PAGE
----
APPLICATION OF MIXING PROCESSES
In applying the various mixing processes, it is well to bear in mind that good results depend considerably on the order of mixing, as well as on the deftness and thoroughness with which each process is performed. This fact is clearly demonstrated in a cake in which the butter and sugar have not been actually creamed, for such a cake will not have the same texture as one in which the creaming has been done properly.
It is also shown in angel food or sunshine cake, for the success of such a cake depends largely on the skill employed in folding in the whites of eggs or in beating the yolks. On the other hand, the lightness of pastry and the tenderness of cookies depend on how each is rolled out, and the kneading of bread is a process that demonstrates that many things can be learned by actually doing them.
As progress is made with these cookery lessons, therefore, the application of the mixing processes should not be overlooked. Beginners in cookery, owing possibly to the fact that at first they cannot handle soft material skilfully, are liable to make the mistake of getting the ingredients too stiff. Yet no beginner need feel the least bit discouraged, for ability in this direction comes with experience; indeed, just as skill in sewing, embroidering, and other processes comes about by practice and persistent effort, so will come skill in cooking.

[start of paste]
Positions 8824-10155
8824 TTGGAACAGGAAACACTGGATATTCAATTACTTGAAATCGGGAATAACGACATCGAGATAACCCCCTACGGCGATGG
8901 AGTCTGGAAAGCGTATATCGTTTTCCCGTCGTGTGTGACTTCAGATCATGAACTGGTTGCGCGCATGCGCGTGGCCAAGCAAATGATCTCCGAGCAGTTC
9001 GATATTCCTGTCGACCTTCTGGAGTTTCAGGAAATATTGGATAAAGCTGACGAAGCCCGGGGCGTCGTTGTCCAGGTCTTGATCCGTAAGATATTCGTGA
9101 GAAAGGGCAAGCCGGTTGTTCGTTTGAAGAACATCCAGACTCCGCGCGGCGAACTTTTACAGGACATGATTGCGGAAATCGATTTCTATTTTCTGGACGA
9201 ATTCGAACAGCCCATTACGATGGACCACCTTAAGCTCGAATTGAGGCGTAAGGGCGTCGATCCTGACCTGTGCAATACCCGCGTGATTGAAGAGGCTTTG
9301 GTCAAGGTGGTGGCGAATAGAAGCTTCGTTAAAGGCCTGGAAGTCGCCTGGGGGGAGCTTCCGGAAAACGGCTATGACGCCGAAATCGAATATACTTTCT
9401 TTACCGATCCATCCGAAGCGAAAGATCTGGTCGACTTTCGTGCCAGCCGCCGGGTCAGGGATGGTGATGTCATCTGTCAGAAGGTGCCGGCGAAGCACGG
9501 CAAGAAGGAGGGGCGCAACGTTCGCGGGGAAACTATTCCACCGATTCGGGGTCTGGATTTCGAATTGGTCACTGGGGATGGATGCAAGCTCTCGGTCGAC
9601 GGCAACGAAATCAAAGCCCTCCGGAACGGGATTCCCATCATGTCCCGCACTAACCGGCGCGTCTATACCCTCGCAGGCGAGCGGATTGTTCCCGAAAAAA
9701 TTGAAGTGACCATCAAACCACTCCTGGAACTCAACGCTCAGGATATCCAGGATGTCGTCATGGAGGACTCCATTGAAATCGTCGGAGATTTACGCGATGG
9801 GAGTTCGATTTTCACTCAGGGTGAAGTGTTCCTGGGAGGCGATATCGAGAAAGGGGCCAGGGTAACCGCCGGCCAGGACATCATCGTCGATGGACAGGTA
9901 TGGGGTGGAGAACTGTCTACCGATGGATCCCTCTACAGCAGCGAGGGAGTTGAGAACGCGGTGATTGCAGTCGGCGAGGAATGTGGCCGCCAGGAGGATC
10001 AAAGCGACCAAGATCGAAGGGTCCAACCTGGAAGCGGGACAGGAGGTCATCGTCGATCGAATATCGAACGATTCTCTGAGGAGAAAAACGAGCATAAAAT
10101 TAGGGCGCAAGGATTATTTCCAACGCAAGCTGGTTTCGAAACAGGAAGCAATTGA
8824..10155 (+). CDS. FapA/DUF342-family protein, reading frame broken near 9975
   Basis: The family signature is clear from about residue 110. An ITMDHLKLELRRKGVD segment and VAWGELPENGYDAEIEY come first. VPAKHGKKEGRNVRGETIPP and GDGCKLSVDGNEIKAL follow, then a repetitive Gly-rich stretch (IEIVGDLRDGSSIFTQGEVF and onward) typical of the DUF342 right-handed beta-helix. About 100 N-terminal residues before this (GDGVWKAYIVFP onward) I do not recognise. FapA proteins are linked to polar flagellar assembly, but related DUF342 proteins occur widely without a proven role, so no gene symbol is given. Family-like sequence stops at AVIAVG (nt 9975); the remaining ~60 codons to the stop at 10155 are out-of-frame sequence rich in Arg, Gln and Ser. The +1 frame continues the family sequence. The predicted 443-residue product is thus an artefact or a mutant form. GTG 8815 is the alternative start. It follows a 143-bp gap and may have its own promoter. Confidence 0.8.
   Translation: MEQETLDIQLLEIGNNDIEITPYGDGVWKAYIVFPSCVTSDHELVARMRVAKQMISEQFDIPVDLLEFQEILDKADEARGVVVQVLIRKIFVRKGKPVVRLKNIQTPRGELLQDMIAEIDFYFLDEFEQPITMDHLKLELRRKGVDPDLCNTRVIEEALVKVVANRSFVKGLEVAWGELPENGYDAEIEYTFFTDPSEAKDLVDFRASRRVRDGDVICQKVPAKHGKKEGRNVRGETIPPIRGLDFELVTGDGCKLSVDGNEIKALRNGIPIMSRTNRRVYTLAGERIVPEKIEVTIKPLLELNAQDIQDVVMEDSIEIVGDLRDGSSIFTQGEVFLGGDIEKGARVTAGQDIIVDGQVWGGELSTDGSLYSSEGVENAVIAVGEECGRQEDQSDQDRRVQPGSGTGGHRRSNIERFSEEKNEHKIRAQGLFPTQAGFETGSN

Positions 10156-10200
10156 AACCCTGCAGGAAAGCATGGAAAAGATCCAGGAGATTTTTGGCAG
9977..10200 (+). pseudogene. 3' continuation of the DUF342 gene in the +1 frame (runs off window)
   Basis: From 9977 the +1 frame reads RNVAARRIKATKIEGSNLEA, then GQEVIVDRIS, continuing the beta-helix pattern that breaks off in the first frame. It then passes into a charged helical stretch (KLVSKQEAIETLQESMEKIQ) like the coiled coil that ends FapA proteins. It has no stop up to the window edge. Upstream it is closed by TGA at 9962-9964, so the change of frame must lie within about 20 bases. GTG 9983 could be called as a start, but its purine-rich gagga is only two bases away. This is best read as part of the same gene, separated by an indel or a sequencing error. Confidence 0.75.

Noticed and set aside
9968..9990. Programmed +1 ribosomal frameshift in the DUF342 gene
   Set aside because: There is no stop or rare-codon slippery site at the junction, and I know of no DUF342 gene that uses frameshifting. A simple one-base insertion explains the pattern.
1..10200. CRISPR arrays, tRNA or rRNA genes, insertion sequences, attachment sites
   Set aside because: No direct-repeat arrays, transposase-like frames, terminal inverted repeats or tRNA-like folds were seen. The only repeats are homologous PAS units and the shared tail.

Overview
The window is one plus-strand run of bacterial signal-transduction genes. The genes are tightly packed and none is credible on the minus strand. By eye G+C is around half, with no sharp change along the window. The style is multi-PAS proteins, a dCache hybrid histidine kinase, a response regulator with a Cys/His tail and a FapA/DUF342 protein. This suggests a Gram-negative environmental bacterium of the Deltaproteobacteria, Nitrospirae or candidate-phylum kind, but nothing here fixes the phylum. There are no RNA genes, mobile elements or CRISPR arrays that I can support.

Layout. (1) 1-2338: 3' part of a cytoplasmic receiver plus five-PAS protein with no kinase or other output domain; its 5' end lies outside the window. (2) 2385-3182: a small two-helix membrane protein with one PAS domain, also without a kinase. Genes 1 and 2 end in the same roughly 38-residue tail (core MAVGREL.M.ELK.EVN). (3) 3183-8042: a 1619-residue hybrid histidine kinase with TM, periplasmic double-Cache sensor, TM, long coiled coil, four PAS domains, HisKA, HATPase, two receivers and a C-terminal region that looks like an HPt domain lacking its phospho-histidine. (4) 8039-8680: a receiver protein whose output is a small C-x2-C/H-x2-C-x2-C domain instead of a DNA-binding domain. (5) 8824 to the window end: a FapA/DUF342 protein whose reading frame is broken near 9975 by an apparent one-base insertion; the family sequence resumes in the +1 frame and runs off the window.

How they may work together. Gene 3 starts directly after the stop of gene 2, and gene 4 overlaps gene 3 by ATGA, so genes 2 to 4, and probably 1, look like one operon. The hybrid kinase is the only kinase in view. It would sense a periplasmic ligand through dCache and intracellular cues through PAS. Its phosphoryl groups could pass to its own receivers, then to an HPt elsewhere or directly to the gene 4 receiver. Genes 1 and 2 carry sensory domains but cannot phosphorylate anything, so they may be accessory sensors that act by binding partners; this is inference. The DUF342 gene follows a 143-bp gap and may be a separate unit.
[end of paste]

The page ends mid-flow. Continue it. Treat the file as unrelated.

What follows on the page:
Uniform results in cookery depend on accurate measurement. Of course, there are some cooks--
and good ones, too--who claim that they do not measure, but as a matter of fact they have, through long experience, developed a judgment, or "sense," of measurement, which amounts to the same thing as if they actually did measure. Still, even these cooks cannot be absolutely sure of securing as satisfactory results time after time as are likely to follow the employment of a more accurate method.
Therefore, to secure the best results, every kitchen should be supplied with the proper measuring utensils, which are scales, a measuring cup, and a set of measuring spoons, or a standard tablespoon and a standard teaspoon.
--In Fig. 7 is shown the type of scales generally included in the kitchen equipment. The material to be weighed is placed on the platform at the top, and the weight of it is indicated on the dial by a pointer, or hand. Sometimes these scales are provided with a scoop in which loose materials may be placed in weighing.
Such scales furnish a correct means not only of measuring materials, but of verifying the weights of foods from the market, the butcher shop, or the grocery. To use them properly, the housewife should learn to balance them exactly, and when she is weighing articles she should always allow for the weight of the container or receptacle, even if it is only the paper that holds the food.